Arthur had trouble posting. Here is the post.
> Hi all,
> Following the discussion on semiotics (mainly Peirce) and activity theory, I thought I should ask the experts for some advice on the research project I am involved in.
> We are interested in the mathematical literacies employees need in their work practice. Activity theory - on the macro-level - helps us analyse the different goals and interpretations of operators and managers, but not the differences in knowledge to interpret computer outputs, graphs and data. In that realm - on the micro-level - I feel Peirce> '> s semiotics has to offer more to characterise the knowledge (in terms of interpretants - how to response to signs) needed to make sense of representations of work processes.
> Questions: does this make sense? What literature is there combining AT and semiotics in a convincing way, preferably focusing on the epistemological issue of knowledge needed in mathematical practices?
> Thanks so much,
> Arthur Bakker
> PS I was particularly intrigued by Jay Lemke's paragraph:
> In AT the basic function of a "sign" is mediation, between an agent and a
> goal (actor and object-ive), it is part of what constitutes meaningful
> actions as part of larger (or longer term) activities. This is a different
> function from the function in semiotics of mediating a relationship between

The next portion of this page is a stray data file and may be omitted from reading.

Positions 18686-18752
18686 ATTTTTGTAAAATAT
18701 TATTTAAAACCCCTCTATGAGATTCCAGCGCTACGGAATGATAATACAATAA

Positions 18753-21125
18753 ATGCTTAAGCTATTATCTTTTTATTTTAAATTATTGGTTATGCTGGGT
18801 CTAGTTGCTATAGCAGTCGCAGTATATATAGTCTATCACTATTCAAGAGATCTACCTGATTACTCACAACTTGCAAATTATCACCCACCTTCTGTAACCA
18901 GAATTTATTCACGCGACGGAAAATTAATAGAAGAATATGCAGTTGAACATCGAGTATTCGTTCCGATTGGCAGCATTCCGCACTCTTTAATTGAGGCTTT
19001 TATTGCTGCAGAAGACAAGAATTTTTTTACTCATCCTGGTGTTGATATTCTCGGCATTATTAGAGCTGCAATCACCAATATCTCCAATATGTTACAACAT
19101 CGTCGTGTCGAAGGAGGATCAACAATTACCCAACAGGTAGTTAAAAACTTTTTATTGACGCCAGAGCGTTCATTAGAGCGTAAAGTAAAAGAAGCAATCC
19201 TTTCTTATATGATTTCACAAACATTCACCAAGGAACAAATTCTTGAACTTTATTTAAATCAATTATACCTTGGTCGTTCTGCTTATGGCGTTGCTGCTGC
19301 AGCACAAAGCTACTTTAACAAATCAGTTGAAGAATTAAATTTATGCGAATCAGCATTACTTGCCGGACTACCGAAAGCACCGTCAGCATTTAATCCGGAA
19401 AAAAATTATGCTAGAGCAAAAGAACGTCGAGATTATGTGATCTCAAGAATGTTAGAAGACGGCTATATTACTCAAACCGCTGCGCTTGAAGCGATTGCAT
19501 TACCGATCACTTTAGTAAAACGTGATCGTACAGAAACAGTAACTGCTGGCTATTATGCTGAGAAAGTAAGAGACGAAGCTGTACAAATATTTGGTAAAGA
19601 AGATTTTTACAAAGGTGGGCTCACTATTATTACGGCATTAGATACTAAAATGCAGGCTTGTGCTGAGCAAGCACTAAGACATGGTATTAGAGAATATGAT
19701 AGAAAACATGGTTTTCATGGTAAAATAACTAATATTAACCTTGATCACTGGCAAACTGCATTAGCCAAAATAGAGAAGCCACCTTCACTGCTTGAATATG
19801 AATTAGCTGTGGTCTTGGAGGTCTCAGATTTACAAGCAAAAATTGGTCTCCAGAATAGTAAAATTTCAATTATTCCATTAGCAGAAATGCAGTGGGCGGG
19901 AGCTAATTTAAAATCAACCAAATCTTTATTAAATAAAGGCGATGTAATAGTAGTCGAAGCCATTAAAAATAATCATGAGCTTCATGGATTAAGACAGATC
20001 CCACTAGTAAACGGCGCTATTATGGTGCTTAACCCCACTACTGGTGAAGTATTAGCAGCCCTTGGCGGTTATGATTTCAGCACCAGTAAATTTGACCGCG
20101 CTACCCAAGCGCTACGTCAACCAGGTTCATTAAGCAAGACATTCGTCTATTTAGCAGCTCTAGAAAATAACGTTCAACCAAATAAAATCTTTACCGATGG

> a signifier (representamen) and signified (object) for some interpreter (or
> interpreting system). Combining the two notions together (i.e. assuming
> they are complementary), we are led to see semiosis as an aspect of
> meaningful action. At a first level, what makes an object (bare object) an
> objective (or goal) for an actor is its meaning for him/her/it. What makes
> an action a relevant part of an activity is the fact that in some community
> we construe it as being so (meaning again). In this sense an action can be
> a sign of an activity, and an interpreted-object can be a sign of a
> goal-directed action.
> Dr Arthur Bakker
> Institute of Education
> University of London
> 23-29 Emerald Street
> London WC1N 3QS
> Tel: 020 7763 2175
> Email: firstname.lastname@example.org
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